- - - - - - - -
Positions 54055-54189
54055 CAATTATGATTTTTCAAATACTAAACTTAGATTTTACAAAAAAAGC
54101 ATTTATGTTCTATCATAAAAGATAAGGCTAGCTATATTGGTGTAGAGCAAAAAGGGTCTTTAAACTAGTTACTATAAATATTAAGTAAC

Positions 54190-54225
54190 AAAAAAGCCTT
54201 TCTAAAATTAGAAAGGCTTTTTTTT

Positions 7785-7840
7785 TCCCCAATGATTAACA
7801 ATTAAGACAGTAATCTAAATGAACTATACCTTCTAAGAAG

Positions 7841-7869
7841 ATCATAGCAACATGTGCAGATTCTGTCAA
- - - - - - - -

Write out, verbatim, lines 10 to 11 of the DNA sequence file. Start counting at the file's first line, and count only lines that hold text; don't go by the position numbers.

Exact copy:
Positions 7841-7869
7841 ATCATAGCAACATGTGCAGATTCTGTCAA